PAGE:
Officials in Turkey have issued 113 arrest warrants in connection with the construction of buildings that collapsed in Monday’s earthquake.
While the Turkish police have already taken at least 12 people into custody, including building contractors, 131 suspects have so far been identified as responsible for the collapse of some of the thousands of buildings flattened in the 10 provinces affected.
Meanwhile, unrest in southern Turkey has disrupted rescue efforts in some places.
The number of people confirmed to have died in Turkey and Syria has risen to more than 33,000.
Experts have been warning for years that many new buildings in Turkey are unsafe due to endemic corruption and government policies.
These policies permitted so-called amnesties for contractors who violated building codes in order to spur a construction boom, including in earthquake-prone areas.
Thousands of buildings collapsed during the earthquake, raising concerns about whether the natural disaster was exacerbated by human error.
With elections approaching, the president’s future is in jeopardy after 20 years in power.
Mr Erdogan has admitted shortcomings in the response, but, during one visit to a disaster zone, he appeared to blame fate. “Such things have always happened,” he said. “It’s part of destiny’s plan.”
On the sixth day after the quake hit, the situation is growing more desperate.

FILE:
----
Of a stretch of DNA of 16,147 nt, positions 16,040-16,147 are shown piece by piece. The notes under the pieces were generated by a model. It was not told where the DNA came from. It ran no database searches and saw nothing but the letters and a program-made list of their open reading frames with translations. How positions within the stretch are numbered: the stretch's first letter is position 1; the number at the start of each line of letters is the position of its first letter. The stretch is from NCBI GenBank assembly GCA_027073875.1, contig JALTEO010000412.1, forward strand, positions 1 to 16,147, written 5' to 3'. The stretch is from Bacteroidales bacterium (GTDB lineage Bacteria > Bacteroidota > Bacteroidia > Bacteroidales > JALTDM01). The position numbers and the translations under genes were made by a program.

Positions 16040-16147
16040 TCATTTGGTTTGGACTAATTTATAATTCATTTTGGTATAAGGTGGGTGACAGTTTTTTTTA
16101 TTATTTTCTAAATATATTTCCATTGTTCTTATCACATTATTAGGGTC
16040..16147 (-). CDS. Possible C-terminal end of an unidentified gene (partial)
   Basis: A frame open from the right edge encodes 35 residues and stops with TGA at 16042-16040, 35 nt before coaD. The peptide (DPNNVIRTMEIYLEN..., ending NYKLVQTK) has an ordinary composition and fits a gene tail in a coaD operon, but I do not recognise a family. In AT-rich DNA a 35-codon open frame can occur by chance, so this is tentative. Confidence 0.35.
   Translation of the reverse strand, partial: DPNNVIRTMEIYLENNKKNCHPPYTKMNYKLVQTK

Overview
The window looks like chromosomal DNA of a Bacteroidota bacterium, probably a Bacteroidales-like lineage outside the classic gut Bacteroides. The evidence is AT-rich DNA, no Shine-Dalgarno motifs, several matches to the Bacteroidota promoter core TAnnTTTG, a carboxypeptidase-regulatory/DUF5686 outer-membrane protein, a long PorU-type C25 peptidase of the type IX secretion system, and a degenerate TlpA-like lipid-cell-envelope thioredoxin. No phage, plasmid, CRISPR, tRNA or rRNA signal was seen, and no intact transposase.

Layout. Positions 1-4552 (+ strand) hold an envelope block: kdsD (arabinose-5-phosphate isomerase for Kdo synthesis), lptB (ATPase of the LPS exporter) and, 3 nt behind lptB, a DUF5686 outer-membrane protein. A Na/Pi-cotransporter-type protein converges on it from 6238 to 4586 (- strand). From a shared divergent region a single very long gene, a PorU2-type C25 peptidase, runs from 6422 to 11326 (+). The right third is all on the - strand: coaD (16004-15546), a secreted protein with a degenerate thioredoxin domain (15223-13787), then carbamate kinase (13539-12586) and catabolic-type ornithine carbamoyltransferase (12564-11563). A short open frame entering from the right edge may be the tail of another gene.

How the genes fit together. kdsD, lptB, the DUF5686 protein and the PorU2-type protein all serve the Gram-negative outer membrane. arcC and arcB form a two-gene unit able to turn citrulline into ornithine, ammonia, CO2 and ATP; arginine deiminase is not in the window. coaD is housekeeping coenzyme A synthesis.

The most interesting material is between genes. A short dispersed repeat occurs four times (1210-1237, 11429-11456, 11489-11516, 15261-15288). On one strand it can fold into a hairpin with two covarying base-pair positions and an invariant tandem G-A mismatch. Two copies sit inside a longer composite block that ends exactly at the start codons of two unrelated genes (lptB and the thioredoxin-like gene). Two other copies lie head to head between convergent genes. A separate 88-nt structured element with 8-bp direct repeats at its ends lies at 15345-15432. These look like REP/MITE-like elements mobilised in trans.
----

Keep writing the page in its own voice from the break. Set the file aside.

On Saturday, German rescuers and the Austrian army paused search operations because of clashes between unnamed groups in Hatay province. Security is expected to worsen as food supplies dwindle, one rescuer said.
“There is increasing aggression between factions in Turkey,” Austrian Lieutenant Colonel Pierre Kugelweis said. “The chances of saving a life bears no reasonable relation to the safety risk.”
The search for survivors resumed under the protection of the Turkish army.
“In Turkey, there is increasing aggression between factions,” said Austrian Lieutenant Colonel Pierre Kugelweis. “The chances of saving a life are disproportionate to the safety risk.”
Under the protection of the Turkish army, the search for survivors resumed.
Millions of people are homeless in southern Turkey and northern Syria, and temperatures continue to fall below freezing every night.
More than 800,000 people are not receiving enough food, according to the UN, which has also warned that the eventual death toll from the earthquake is likely to quadruple.
More than 3,500 people have died in Syria as of this writing, but since Friday, no new numbers have been released.
Despite several remarkable rescues, the likelihood of discovering many more people is dwindling.